Tim Cook at D10: In his own words

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[Tim Cook kicked off this year’s D: All Things Digital conference on Tuesday. The Apple CEO was interviewed by conference hosts Walt Mossberg and Kara Swisher, in a lively, engaging conversation. Here’s an edited roundup of the highlights.]

Working at Apple

It’s an absolute, incredible time to be with Apple. I’m loving every minute of it.

For years Apple’s been focused on innovation. Never have I seen the things I can’t talk about today…the juices are flowing. And we have some incredible things coming out. And of course the company, what we’re doing today, the company’s very healthy.

Steve [Jobs] was a genius and a visionary. And you know, I’ve never viewed my role as to replace him. I think he’s an irreplaceable person. Steve was an original. I don’t think there’s another one of those being made. I’ve never really felt the weight of trying to be Steve. It’s just not who I am. It’s not my goal in life. I am who I am, and I’m focused on that and being a great CEO of Apple.

And it’s incredible every day to work with what I consider to be the smartest, most innovative people on earth. So I spend my day working with those people on many different things. Some things you wanted to talk about that we didn’t talk about, maybe. And many things that go with running a company of Apple’s size in all the geographies we’re in. And I love every minute of it. It’s an incredible place to be. It’s my oxygen.

So that’s how strongly I feel about it.

The iPad

The iPad has been unbelievable, really. I’ve never seen a product in technology that consumers loved, pretty instantly, and business loved, and education loved, and people of all ages loved. I think we’re in the first inning on it.

Will the tablet displace the PC market? Today there are a lot more believers in that. I’d bet there are a lot of people in the audience who use their iPad a lot more than their computer. I know I do that. And I love the Mac, but I find myself spending more and more time on my iPad. As time goes on, I think it will get more and more like that.

In my view, the tablet and the PC are different. And you can do things with the tablet, if you’re not encumbered by the legacy of the PC. If you view it as different. If you take the view that says this is another PC, all of a sudden you’re pulling along all of the baggage of the PC market…

I love convergence, convergence is great, but products are about tradeoffs. You have to make tough decisions, you have to choose, and the more you look at a tablet as a PC, the more the baggage of the past affects the products.

I said a few months ago, this flippant thing, you could converge a toaster and a refrigerator. Sure, you could do that. But I just think you wind up not building the best product, in this particular case, when you converge those.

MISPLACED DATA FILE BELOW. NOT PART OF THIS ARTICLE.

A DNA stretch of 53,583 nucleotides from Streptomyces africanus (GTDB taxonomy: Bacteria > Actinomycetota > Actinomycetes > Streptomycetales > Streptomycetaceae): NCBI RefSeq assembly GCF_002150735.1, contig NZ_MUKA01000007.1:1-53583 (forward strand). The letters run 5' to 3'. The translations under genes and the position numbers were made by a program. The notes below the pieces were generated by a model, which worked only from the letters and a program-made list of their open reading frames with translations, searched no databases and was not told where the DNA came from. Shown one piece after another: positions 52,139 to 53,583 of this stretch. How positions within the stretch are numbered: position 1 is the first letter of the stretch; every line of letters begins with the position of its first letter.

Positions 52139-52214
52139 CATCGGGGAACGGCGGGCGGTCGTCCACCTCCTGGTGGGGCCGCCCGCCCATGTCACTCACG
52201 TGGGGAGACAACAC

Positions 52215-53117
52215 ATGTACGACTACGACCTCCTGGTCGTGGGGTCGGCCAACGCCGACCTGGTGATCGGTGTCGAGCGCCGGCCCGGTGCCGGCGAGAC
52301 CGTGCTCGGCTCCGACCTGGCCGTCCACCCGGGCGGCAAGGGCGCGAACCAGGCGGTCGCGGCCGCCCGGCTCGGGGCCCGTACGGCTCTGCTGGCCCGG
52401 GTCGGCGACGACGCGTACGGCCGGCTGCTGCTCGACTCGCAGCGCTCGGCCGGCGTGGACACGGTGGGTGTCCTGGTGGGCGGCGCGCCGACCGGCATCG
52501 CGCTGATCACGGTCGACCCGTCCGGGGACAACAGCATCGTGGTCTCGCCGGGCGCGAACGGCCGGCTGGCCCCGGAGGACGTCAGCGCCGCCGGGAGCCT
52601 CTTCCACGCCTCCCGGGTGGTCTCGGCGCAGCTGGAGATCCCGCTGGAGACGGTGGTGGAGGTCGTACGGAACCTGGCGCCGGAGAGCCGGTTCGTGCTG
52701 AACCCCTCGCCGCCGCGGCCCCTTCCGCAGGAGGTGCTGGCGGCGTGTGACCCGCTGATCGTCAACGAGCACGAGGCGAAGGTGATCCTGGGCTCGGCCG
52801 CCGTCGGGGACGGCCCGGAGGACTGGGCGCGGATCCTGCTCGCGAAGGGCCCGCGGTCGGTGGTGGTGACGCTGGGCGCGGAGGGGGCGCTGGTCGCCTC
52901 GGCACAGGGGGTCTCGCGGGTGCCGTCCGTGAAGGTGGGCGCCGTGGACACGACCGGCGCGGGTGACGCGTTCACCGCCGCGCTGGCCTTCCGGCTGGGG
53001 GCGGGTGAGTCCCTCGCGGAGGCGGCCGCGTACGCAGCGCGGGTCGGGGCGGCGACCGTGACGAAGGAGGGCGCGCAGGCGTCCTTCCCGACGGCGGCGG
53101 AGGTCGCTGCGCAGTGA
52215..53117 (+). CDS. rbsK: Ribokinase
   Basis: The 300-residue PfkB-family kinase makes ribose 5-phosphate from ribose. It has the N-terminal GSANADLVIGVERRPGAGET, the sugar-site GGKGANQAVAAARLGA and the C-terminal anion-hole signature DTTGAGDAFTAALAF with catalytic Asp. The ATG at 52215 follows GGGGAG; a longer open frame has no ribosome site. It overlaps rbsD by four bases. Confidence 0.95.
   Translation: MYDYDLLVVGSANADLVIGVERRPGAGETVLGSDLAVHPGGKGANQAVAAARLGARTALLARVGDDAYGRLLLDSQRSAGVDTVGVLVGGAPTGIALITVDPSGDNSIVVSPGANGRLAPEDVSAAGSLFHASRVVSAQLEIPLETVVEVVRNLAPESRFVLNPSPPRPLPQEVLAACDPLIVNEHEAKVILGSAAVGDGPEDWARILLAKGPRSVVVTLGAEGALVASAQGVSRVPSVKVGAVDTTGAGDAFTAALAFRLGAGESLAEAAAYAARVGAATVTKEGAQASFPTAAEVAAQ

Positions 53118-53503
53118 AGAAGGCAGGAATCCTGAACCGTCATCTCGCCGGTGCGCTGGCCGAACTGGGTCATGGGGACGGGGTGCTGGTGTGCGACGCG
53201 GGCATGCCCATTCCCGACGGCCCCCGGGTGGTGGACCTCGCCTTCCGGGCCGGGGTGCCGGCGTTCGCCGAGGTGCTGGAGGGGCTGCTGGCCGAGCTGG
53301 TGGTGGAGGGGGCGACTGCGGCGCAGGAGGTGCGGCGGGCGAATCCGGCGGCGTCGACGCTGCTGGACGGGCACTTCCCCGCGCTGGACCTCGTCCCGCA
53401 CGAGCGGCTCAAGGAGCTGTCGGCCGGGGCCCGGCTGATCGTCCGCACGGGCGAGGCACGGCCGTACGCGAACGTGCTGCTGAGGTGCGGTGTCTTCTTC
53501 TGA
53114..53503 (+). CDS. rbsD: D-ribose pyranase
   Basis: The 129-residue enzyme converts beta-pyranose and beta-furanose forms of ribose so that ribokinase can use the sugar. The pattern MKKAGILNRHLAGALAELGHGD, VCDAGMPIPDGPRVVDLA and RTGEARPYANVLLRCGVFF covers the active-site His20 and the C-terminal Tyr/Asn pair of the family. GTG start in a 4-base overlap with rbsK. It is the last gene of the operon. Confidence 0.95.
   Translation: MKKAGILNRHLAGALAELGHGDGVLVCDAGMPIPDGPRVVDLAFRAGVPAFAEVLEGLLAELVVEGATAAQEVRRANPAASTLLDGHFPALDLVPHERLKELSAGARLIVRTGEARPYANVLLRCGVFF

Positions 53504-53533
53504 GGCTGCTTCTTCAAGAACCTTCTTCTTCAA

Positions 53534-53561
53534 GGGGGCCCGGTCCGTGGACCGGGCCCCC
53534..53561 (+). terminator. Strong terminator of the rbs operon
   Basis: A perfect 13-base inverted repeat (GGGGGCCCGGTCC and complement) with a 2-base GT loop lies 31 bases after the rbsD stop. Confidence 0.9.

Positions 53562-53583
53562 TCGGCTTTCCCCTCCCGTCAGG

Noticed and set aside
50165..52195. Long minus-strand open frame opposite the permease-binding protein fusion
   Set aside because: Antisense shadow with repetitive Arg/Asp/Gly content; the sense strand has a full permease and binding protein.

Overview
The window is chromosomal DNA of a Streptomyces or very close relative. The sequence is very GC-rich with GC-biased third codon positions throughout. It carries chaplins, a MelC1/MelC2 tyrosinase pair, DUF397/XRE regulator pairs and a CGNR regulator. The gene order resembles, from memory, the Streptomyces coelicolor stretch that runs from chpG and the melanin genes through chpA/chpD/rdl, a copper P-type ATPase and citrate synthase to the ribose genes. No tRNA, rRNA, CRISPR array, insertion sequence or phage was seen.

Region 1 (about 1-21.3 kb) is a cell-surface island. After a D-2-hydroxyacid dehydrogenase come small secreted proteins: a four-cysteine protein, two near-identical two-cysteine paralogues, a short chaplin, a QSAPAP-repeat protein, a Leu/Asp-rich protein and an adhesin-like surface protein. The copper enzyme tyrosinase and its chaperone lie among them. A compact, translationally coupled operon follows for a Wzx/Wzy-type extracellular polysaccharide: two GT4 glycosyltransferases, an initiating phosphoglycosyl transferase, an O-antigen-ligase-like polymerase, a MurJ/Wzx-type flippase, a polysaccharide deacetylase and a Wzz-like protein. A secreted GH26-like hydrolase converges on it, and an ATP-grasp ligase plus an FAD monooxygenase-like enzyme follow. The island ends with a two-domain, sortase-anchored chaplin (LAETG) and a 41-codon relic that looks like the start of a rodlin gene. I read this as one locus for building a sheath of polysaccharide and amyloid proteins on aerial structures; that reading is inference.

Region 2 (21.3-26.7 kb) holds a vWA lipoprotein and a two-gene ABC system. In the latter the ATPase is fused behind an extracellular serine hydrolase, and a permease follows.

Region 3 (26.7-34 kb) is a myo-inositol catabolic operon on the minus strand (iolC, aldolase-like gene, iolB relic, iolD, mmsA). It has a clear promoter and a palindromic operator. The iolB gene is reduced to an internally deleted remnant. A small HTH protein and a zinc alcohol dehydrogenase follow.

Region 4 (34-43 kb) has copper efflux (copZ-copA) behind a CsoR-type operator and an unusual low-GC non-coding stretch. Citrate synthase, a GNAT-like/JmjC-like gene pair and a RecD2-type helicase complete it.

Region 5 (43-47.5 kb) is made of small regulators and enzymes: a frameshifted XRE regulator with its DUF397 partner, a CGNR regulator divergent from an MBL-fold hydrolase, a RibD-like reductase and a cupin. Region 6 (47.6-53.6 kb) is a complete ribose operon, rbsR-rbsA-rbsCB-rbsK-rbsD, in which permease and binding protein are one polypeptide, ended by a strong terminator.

Trying to do all those things that the OS of the PC does, and perhaps should do, it’s trying to converge laptops and tablets and therefore you’ve got a clamshell kind of thing and you’re lugging this thing with you, and so the industrial design is not optimized for tablet. People want tablets to be incredibly thin.

But if you look at it as a notebook, you’re not going to come out of the design of the product and have it be a kick-ass product where someone says wow, this is what I wanted. I’m not big on that, as you can probably tell.

The Mac

The Mac has had string of incredible quarters outgrowing the market every quarter for six years. The Mac has always been about making the best product, not the most. We’re never going to make the most personal computers. I don’t see that. But we are going to continue to make the best.

I don’t see the tablet replacing the need to replace all PCs or Macs. I don’t mean to imply that at all. What I see is that the tablet for some people takes over what their PC was for them. And it will extend the purchasing cycle for others.

Apple’s international growth

[The] iPod introduced Apple to a whole bunch of people that didn’t know Apple, and the Mac benefited from that, and many people began to buy the Mac. But as it turns out, looking back, it introduced Apple to people in the developed world. U.S., UK, France, Germany, Australia…

But when iPhone came along in 2007, all of a sudden the world changed for Apple, and many people were introduced to Apple in China, and the Middle East, and Eastern Europe, and Russia, and Latin America. And so the world opened… and now with iPad, iPad is doing well in a number of those markets.

It’s incredible that … the world has met Apple. But we’re still in the first inning.

Steve Jobs

I learned a lot from Steve. It was absolutely the saddest days of my life when he passed away. Maybe as much as you should see or predict that, I really didn’t. But at some point, late last year, somebody kind of shook me and said, it’s time to get on. So that sadness was replaced with intense determination to continue the journey. So that’s where it is today.

What did I learn from him? We could be here all night, probably all week, maybe even a month. I learned focus is key, not just in running a company but in your personal life as well. That you should do only a certain number of things great, and you should cast aside the rest.

In business, honing the key technology of the product. Steve was always focused on that. Always expecting the very best. Apple has a culture of excellence that I think is so unique.

He also taught me that the joy is in the journey, which was a revelation for me. And he taught all of us that life is fragile, and that we’re not guaranteed tomorrow, so give it everything you’ve got.

Another thing Steve taught us all was not to focus on the past. Be future focused. If you’ve done something great or terrible in the past, forget it and go on and create the next thing.

When I say I’m not going to witness or permit change, I’m talking about the most important thing of Apple, the culture of Apple. I think it’s so special and so unique, and is not something people could replicate. If they could, I think everyone would be like this.

Steve told me, when he called me to his home to talk about being the CEO and subsequently the discussions we had, he told me, ‘you know, I witnessed what happened at Disney when Walt passed away.’ He said that people would go to meetings… and all sit around and talk about, ‘what would Walt have done? How would he view this?’

And he looked at me with those intense eyes that only he had, and he told me to never do that, to never ask what he would do. Just do what’s right. And so I’m doing that.